NIAMEY (Reuters) - Voting in Niger’s presidential and legislative elections stretched into a second day on Monday in areas where logistical problems prevented polling the previous day, delaying the preliminary election results.
President Mahamadou Issoufou, who has vowed to crush Islamist militants and reduce the country’s deep poverty, is running against 14 other candidates, including Seyni Oumaru, leader of an opposition coalition.
Critics say Issoufou is repressive and arrested opposition supporters in the run-up to the vote. The government says such criticism is politically motivated.
Polls will be open in four of the eight regions in the landlocked Saharan country: the northeastern Tahoua region, and Zinder, Diffa and Tillaberi, in the east, southeast and west respectively, observers said.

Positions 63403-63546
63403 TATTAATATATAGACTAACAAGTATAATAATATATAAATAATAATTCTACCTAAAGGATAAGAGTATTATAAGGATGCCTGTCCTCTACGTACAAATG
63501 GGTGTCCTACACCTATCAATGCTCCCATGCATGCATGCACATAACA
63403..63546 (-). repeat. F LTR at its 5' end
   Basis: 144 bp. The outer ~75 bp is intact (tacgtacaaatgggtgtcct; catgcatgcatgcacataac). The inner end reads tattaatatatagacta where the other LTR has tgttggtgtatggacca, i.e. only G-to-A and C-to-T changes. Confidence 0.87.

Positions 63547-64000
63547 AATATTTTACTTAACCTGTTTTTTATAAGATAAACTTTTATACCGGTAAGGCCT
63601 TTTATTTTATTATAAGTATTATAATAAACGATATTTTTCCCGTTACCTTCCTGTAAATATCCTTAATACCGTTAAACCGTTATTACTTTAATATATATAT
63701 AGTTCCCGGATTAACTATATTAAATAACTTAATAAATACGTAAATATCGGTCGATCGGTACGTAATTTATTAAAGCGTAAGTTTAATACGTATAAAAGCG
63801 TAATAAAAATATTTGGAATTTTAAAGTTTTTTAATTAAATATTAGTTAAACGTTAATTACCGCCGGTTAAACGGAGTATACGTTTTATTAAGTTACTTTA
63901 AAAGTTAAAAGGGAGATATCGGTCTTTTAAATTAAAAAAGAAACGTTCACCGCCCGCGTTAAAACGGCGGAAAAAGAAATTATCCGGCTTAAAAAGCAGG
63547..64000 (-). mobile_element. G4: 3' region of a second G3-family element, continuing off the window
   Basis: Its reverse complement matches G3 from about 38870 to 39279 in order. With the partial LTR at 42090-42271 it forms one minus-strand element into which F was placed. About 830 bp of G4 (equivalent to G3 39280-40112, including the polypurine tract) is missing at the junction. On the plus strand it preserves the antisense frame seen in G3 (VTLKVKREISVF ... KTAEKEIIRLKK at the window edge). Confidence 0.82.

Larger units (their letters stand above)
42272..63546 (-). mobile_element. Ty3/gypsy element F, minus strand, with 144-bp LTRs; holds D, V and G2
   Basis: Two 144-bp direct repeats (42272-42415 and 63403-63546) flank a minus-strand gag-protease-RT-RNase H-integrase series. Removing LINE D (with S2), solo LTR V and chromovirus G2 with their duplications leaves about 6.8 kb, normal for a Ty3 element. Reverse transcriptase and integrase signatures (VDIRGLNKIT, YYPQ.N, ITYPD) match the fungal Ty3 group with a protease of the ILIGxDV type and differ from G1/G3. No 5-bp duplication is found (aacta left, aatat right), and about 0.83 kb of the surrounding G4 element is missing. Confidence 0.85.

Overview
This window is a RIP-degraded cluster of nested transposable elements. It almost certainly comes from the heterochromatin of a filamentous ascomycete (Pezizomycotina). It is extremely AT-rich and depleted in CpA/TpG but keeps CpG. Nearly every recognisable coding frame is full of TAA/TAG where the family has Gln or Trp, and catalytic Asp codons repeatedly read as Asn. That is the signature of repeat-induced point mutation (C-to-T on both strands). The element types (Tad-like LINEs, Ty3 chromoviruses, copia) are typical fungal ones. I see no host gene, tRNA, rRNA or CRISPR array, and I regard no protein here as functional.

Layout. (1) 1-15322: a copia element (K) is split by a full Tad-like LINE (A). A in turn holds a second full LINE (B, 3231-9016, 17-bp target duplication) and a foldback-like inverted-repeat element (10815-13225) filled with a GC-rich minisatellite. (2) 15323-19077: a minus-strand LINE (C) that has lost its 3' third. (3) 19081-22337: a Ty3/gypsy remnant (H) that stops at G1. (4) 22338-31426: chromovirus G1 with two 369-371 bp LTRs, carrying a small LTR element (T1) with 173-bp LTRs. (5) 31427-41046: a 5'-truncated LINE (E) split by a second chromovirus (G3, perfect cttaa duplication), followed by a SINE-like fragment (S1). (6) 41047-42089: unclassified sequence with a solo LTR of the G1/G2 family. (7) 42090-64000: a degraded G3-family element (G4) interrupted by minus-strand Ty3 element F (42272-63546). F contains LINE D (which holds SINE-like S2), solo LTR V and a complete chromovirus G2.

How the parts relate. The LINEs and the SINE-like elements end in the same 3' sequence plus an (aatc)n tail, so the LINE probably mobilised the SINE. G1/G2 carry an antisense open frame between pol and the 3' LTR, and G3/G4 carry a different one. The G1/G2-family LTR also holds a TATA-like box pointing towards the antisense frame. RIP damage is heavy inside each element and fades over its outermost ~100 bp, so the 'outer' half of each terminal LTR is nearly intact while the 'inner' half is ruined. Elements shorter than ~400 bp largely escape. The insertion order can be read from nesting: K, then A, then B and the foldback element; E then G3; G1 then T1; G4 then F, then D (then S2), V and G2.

“The vote restarted on Monday in areas where the polling stations didn’t work yesterday,” said Kadi Moustapha, a spokesman for the West African Network for Edification and Peace observer group.
Diffa is under a state of emergency after Islamist militant group Boko Haram, based in neighboring Nigeria, staged a series of attacks there in recent months.
Niger produces uranium and oil but is desperately poor and has one of the world’s highest fertility rates.
Writing by Makini Brice and Matthew Mpoke Bigg; editing by Katharine Houreld